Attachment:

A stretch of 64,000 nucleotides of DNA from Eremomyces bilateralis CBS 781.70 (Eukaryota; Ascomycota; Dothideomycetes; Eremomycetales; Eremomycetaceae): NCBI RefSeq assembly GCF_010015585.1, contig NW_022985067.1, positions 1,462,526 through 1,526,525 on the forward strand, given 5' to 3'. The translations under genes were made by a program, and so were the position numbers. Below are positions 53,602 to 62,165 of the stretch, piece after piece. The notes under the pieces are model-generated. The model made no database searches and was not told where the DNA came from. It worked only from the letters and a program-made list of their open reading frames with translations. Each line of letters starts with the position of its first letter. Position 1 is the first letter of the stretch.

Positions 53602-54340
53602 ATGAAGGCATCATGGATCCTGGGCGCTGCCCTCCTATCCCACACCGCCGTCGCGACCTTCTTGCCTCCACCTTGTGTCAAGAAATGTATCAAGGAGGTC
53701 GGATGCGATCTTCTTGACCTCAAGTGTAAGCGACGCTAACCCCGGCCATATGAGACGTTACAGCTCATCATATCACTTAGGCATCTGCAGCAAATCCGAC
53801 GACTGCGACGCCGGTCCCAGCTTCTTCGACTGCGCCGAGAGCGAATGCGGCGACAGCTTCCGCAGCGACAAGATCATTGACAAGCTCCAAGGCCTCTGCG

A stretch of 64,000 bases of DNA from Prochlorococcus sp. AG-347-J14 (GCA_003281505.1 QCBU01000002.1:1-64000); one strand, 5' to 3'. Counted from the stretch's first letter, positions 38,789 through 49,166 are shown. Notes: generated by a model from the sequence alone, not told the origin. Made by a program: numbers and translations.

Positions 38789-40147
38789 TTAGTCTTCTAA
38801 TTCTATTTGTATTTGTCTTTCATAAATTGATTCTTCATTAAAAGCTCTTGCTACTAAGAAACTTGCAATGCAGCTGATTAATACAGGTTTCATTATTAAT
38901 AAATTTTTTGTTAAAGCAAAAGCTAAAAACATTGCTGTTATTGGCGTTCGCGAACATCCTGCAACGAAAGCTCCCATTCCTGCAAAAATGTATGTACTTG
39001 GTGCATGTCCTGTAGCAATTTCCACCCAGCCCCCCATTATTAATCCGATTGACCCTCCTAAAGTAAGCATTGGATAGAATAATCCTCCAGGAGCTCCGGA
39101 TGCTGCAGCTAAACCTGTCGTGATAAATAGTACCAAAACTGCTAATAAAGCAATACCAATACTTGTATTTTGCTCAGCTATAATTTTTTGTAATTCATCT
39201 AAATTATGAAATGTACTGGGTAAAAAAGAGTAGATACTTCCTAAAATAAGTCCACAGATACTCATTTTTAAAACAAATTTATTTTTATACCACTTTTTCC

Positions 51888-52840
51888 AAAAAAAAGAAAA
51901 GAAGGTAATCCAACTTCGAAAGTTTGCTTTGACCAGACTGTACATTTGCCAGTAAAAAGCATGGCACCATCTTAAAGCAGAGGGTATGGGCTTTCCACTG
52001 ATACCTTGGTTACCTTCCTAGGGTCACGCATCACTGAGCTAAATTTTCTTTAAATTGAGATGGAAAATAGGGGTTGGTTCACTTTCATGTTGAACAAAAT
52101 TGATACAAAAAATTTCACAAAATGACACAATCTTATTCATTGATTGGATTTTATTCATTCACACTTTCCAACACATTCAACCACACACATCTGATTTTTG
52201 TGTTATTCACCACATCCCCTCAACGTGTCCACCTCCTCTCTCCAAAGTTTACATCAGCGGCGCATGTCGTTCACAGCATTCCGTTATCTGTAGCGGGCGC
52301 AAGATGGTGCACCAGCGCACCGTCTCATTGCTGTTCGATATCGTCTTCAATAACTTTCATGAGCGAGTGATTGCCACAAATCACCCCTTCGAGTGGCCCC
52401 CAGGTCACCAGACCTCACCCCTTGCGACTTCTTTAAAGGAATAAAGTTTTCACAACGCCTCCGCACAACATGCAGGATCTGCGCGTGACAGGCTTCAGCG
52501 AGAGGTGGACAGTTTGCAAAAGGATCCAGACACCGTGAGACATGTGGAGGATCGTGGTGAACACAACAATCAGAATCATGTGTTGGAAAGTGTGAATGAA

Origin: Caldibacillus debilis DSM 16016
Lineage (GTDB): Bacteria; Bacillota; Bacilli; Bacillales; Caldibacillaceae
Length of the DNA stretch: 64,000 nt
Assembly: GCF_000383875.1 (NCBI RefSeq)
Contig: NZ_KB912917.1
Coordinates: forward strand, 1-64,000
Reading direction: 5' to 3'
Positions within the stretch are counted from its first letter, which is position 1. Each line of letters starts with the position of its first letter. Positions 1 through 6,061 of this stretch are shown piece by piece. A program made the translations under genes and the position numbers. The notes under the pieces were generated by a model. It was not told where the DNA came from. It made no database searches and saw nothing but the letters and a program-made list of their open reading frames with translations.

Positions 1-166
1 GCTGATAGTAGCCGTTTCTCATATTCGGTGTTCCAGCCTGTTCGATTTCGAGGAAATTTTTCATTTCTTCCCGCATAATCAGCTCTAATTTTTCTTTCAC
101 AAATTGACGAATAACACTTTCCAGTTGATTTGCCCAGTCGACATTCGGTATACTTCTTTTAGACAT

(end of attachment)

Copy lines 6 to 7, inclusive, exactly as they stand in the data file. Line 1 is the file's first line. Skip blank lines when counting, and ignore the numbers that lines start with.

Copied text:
A stretch of 64,000 bases of DNA from Prochlorococcus sp. AG-347-J14 (GCA_003281505.1 QCBU01000002.1:1-64000); one strand, 5' to 3'. Counted from the stretch's first letter, positions 38,789 through 49,166 are shown. Notes: generated by a model from the sequence alone, not told the origin. Made by a program: numbers and translations.

Positions 38789-40147